In Japanese, the words for family members depend on whose family you’re talking about—your own or someone else’s. That’s something Caitlin Clineff learned when studying the language through 4-H exchange programs. She also learned a lot about family.
By middle school, Clineff was enamored with Asian history and cultures. When she learned that an exchange student from Japan could spend a month with her family, the Stokes County 4-H member was elated.
“We hosted our first exchange student, Akiho, when I was 13 and she was 12,” Clineff says. “We had such a great time that my family continued doing that every summer for most of my high school years.”
Sitting in a bedroom decorated with paper lanterns and parasols, Clineff would practice her Japanese in a composition notebook, drafting letters to pen pals, who sent letters on colorful stationery and handmade cards for her family.
At 15, Clineff became an outbound exchange student, staying in Kobe, Japan, for a month with the family of Chihiro, whom she had hosted the previous summer.
“It was my first time actually being on a plane, going over there,” Clineff says, laughing. “I mean, that’s how many new experiences I had all wrapped up into that summer.”
Clineff’s family shared her enthusiasm. Her younger sister welcomed two students the following summer, and her mom, a 4-H alumna, hosted several adult chaperones.
Though neither hosts nor exchange students were fluent in the others’ language, they found ways to communicate. “You don’t need words to express a lot of things,” Clineff says.
Gap Year in Tokyo
Between high school and college, Clineff took a yearlong internship with Labo International Exchange, a Japanese organization that partners with 4-H in the U.S. She lived with several host families and worked from an office in Tokyo.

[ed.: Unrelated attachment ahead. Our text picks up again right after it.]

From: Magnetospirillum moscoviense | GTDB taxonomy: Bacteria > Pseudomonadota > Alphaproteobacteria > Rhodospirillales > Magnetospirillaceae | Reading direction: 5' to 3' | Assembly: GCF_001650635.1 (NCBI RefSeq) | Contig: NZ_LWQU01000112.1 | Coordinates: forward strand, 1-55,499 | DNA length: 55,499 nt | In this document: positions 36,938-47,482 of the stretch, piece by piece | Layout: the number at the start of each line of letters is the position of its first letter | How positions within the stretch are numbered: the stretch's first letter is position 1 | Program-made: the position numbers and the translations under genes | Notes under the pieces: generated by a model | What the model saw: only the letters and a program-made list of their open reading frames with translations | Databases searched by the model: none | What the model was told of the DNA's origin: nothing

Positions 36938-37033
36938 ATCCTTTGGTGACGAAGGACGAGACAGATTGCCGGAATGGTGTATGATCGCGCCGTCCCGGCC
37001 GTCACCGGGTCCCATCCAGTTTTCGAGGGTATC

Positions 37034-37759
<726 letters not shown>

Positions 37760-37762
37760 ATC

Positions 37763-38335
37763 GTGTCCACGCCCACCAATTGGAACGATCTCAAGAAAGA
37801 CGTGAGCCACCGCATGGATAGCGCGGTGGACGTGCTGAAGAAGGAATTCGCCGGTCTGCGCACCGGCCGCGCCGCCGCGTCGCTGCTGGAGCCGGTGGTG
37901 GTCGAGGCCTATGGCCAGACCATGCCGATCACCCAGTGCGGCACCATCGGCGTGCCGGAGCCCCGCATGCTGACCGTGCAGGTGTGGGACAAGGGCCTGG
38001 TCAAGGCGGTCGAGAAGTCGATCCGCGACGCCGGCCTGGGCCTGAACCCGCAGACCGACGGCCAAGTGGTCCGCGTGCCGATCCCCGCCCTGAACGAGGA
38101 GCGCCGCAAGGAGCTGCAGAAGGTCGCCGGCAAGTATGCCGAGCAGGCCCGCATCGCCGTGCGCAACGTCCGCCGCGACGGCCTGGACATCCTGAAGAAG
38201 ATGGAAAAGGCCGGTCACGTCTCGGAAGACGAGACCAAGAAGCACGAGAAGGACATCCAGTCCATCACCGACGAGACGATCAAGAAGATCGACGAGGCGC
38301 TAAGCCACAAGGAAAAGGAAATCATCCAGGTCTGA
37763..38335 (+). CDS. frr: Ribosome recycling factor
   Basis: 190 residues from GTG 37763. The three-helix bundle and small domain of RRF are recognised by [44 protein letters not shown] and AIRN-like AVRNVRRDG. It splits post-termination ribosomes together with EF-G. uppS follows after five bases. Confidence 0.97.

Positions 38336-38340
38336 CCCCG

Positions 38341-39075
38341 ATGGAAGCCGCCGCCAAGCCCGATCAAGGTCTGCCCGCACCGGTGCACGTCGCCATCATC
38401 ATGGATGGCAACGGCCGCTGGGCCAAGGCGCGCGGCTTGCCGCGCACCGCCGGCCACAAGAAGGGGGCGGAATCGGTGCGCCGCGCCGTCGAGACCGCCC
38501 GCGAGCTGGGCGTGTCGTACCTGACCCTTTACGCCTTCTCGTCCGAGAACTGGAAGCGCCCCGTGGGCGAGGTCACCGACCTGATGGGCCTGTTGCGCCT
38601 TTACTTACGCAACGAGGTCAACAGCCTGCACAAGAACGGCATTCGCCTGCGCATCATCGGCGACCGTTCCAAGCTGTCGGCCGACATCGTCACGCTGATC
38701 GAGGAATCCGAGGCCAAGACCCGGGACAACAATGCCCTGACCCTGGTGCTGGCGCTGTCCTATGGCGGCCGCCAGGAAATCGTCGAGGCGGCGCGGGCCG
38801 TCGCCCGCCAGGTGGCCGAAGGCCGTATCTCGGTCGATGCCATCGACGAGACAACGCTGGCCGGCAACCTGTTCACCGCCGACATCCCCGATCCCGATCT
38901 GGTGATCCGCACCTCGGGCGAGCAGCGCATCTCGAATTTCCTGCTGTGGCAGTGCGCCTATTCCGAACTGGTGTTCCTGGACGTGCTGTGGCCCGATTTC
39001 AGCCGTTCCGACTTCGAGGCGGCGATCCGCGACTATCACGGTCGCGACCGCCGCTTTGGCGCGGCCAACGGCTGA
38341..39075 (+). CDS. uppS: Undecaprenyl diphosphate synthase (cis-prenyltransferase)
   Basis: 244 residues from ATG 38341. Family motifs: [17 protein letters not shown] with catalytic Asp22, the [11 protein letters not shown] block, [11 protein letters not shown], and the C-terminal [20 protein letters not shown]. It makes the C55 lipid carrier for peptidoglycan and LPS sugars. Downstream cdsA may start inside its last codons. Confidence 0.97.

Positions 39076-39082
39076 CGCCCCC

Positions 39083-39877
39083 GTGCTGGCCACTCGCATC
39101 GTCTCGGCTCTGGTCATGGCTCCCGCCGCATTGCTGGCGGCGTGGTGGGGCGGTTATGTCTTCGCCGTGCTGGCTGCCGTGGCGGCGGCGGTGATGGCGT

“You get to go out and meet with all these different Labo parties, which are kind of similar to 4-H clubs, interact with the kids and basically just share your culture and play games with them to give them a chance to meet someone who’s from outside Japan,” she says. “And then I would also help with preparing the students over there to come on exchange trips.”
Her host families welcomed her warmly, asking which Japanese dishes Clineff had tried so that they could prepare new foods for her to taste.
She learned how to speak Japanese and made lifelong connections.
I definitely think of them all as family,” she says. “The couple of host families that I got really close with while I was living in Japan, I mean, I call them my mom and my sister, and we really feel that family connection.”
As a freshman at NC State, Clineff worked as a program assistant for North Carolina 4-H Exchange. “I always love volunteering and coming back and helping out with 4-H in any way I can,” she says.
She considered majors in international work and textiles before choosing horticultural science, “my first 4-H love.”
But she decided to minor in Japanese, which was fortunate.
“I would have to say that if it wasn’t for the exchange program, I never would have met my husband,” Clineff says. “We actually met in Japanese class here at NC State.”
In 2013, she accepted an invitation from Labo to return for a six-week stint as a chaperone for a group of students preparing for exchange programs.
How It Started vs. How It’s Going
Clineff also traveled widely, visiting every Japanese student she had hosted over the years. She took a long train to Niigata and flew to Hokkaido, the northernmost island in Japan.
“That was really important to me, to get to see all of them again and meet them as adults,” she says.
By then Akiho, who had been 12 when they first met, was in college.
And on the day of Clineff’s wedding in 2015, Akiho was in North Carolina to celebrate. “That was so amazing of her,” Clineff says.
Seven years into her horticultural career, Clineff enjoys her work. To maintain her Japanese connections, she’s traded pen pal letters for messaging apps and videoconferencing. She hopes to visit Japan with her husband and wants others to enjoy the experiences she’s had through exchange programs.